Tuesday, January 13, 2009

A great piece from the NY Times about a great guy

Here's a terrfic piece about Earl Blumenauer (Dem -OR), the foremost bike advocate in the US House of Representatives. He's from Portland, he's a born leader and he's been leading the government toward appreciation of the bicycle as a remedy for...you name it. We knew that but congress evidently did not.

1 comment:

Khal said...

I take great joy in that article. I have been doing this advocacy gig since the early nineties when bicycling advocacy in Honolulu meant confronting not only the motorists and the city, but, joining forces with a like-thinking gang of subversives, butting heads with the statewide Hawaii Bicycling League leadership as well. Of course, the subversives eventually became the League leadership. Like then, this is a joyous time.

I took offense to the usual crap in the Times piece about "bike rage" near the end of the article. Pandering? The comment on cyclists who "hog narrow roads" usually translates to cycling advocates and League Cycling Instructors such as myself as "taking the lane". Was the Times simply prejudiced?

But the final two comments in the story pulled it back to our side.

So ignore the "bike rage" crap. Nothing ever gets done without growing pains. We have to remember that we are after all the same people--whether in cars, motorcycles, or on bikes. One will never expect a nation of cyclists to somehow transcend all of our bad attitudes by hopping on a bike since we come to the car or the bike with whatever bad karma we are carrying around. That cycling is an experience that makes one holier than thou is an idyllic thought of which we advocates have to disabuse ourselves. I see people behaving like A-holes on bikes routinely. Occasionally its even that guy in the mirror.

The good news is that it is a lot harder to wipe out an entire family by cycling while intoxicated or cycling on the cell phone, and its tougher to put on a road rage act and kill someone if you are on a twenty pound bike. Its tougher to melt all that polar ice when riding to work on a bike. We have a smaller footprint, so when our cycling brethren screw up, its a smaller mess to clean. I think that is a good form of Hazard Reduction, as we say in nuke-safety-speak, and it should be encouraged by the good Congressman.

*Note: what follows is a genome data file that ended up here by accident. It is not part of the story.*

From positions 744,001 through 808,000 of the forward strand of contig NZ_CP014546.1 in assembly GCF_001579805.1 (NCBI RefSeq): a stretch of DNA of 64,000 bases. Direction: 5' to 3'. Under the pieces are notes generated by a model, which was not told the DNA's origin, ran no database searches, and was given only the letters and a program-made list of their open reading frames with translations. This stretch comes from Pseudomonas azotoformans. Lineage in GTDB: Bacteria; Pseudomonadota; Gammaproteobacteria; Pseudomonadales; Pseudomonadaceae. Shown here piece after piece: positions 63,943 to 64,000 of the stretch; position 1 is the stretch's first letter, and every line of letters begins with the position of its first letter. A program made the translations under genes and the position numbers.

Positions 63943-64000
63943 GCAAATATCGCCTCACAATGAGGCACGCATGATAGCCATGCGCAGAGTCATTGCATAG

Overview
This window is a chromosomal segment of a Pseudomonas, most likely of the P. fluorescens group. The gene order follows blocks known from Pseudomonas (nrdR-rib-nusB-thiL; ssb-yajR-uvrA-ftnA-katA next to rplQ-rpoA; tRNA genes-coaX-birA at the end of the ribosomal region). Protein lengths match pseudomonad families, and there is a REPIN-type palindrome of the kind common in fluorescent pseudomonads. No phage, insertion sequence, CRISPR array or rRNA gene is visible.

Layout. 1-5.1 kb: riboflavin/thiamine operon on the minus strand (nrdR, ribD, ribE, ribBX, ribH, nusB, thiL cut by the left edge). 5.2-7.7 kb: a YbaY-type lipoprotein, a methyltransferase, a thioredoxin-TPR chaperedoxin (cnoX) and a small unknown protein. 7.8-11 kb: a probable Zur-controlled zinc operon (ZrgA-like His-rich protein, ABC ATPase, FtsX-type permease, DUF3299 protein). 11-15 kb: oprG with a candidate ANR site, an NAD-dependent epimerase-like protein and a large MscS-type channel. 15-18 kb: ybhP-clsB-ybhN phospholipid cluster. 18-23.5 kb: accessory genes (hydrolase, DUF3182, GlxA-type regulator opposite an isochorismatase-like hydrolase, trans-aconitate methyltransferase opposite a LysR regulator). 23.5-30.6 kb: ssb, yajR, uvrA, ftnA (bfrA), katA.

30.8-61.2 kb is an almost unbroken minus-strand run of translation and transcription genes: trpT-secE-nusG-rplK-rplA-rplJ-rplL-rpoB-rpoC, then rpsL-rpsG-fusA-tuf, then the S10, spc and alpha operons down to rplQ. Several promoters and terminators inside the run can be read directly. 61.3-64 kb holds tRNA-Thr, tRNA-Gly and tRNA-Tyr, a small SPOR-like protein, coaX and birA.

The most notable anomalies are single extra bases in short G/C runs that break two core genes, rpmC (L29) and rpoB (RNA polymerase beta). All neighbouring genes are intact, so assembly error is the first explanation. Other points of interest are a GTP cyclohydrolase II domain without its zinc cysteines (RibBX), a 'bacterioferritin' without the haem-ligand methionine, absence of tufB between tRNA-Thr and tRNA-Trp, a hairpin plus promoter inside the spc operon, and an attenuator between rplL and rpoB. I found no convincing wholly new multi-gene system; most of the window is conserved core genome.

Putting on my cycling-religious garb, I actually believe that being on a bike eventually cures you, one way or the other, of the worst of one's bad karma. One is, after all, more vulnerable (or more rapidly reduced to road kill) on a Cannondale than in a Hummer. One actually sees the world rather than being trapped in a cage. I think that change in mentality sinks in to some degree.

This past summer, I asked some guy riding in to work here in town why he wasn't wearing a helmet or stopping at intersections after I saw him blow through a stop sign with his head down. His first reaction was to want to wrap my bike around my skull. He was actually already having a bad day before I stopped him, as I eventually discovered. But as two people standing there face to face rather than car to car, the tension ramped down pretty fast. That was fortunate. He was a big motha...what I learned as well, since we were not in separate cages, was that the message and the decency of the delivery are equally important.